Is sex too messy for moms?

Some mommy blogs are upset that in Erica Jong’s Op-Ed in Sunday’s New York Times, she suggests women may have lost interest in sex, choosing kids and monogamy over lust and romance. Moms who have babies and young kids blog in response– they don’t have to make a choice, they have kids, they have sex, it’s all good.

I’m one of the contributors to Jong’s new anthology Sugar In My Bowl: Real Women Write about Real Sex and I’d have to say: it’s complicated.

Sugar In My Bowl features 29 women writers and includes fiction and essays about sex. Keep in mind that Jong is the one who edited this book, amplifying the voices and stories of 28 different writers with many views, experiences, and stories different that her own. Jong has never been one to tell women not to voice their own stories or opinions. Quite the opposite.

My story “Light Me Up” is about motherhood, monogamy, and sex. But I didn’t choose to write about sex in this context because sex is “too messy.” I wrote about it because sex is messy. As is marriage. And kids, too. Instead of concealing that, I wanted to write a story about it.

For too many female protagonists, the story always ends when the girl scores the ring; she disappears into narrative oblivion. But marriage is a great story, precisely because it turns out to be the opposite of ‘settling down.’ Marriage is more like jumping off a cliff. My story in the anthology is about a newlywed couple, deeply in love, and I threw some intense, but pretty universal challenges their way involving sex, money, and a new baby.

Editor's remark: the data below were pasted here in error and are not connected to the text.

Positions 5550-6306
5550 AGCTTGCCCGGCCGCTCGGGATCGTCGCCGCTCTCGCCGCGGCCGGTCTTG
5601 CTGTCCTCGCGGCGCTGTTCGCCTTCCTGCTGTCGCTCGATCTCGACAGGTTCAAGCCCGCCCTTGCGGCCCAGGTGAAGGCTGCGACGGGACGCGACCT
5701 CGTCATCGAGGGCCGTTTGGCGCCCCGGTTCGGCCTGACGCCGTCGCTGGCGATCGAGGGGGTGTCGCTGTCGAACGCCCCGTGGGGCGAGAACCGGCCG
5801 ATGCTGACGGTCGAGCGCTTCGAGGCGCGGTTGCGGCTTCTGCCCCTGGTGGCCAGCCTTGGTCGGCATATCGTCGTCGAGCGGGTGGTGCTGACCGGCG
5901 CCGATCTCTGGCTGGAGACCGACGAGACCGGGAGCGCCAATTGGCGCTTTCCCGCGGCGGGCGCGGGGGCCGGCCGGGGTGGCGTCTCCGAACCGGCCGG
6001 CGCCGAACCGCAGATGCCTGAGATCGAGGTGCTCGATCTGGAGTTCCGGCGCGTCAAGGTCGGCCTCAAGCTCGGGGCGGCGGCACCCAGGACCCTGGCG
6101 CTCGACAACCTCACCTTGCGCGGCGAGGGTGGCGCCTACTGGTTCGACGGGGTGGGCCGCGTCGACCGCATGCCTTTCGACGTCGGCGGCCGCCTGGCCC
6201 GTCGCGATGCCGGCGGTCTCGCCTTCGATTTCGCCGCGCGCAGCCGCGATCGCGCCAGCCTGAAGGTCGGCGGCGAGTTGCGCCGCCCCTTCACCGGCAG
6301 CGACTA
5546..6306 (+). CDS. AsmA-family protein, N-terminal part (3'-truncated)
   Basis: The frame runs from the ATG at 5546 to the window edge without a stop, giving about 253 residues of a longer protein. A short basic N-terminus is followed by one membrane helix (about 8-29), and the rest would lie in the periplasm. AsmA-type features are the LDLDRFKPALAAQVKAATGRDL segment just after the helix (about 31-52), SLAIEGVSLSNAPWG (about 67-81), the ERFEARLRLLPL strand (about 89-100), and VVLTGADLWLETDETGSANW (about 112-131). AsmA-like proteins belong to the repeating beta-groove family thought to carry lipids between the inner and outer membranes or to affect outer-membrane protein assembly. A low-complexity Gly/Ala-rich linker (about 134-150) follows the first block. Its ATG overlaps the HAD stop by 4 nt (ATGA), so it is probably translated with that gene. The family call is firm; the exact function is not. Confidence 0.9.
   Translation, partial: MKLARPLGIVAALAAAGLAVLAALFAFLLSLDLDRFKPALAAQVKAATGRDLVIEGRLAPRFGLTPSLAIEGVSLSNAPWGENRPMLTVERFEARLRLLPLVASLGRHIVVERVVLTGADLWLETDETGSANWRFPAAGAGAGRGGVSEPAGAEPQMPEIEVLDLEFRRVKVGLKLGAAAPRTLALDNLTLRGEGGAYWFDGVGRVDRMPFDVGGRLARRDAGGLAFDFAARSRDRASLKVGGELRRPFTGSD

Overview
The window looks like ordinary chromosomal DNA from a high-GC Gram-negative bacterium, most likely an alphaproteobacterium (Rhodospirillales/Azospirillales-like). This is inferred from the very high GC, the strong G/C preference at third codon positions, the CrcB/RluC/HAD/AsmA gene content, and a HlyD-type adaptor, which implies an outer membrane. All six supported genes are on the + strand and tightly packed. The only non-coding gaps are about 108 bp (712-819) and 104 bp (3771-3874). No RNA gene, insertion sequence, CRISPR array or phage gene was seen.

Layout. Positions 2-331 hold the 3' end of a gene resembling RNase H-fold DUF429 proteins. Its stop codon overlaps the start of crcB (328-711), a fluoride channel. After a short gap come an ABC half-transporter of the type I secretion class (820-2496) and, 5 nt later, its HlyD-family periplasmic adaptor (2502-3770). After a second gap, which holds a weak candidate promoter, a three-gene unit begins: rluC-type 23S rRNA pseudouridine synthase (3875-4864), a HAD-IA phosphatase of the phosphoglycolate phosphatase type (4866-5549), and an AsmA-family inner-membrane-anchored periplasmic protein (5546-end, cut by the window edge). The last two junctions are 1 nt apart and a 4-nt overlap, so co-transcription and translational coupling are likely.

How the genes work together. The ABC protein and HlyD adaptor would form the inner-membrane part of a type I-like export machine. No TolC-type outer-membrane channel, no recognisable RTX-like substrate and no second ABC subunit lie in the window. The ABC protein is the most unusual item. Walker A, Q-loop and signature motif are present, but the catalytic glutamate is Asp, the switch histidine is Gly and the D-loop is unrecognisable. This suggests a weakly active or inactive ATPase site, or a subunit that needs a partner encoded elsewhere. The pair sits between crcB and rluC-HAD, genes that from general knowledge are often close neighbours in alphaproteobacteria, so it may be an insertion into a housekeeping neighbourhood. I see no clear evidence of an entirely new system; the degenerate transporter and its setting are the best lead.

For women after Erica’s generation– I’m 42, Gen X– being single and sleeping around was pretty safe and normal, thanks to a lot of taboo busting by her’s. At least if you lived in New York or San Francisco and carried condoms. It wasn’t radical to be promiscuous, it was expected.

Picking just one guy to love and lust for, committing to him, having a baby with him– that is fucking terrifying. But I don’t think that’s because it’s a novelty. I think it’s because our generation, and those after us, see marriage more clearly for what it is: high-risk behavior.

We don’t marry because we need a male breadwinner or social acceptance.  So why do we do it? Why do we, literally, put all of our eggs in one basket?

I think, for many of us, it’s because we’re brave romantics.

There’s a non-fiction book on this issue by Stephen Mitchell called Can Love Last? the Fate of Romance Over Time. Mitchell’s basic thesis is: contrary to popular belief, romance doesn’t fade naturally. We kill it. And we kill it because it’s terrifying to lust for and depend on the same person. The more you need your partner, the more courage is required to risk perpetually experiencing the roller coaster highs and lows that come with being desperately attracted to him. Mitchell argues that instead of committing to that dangerous ride, for a lifetime, no less, we flatten our romantic partners into something more stable.

In her book Vindication of Love, Cristina Nehring makes a similar point, taking on the belief that ‘love is blind.’ Nehring argues just the opposite, that it is at those moments when we’re in love, when we see the world through ‘rose-colored glasses’ that we perceive reality. She writes: “Love, far from being blind, is the very emotion that allows us to see.”

I agree.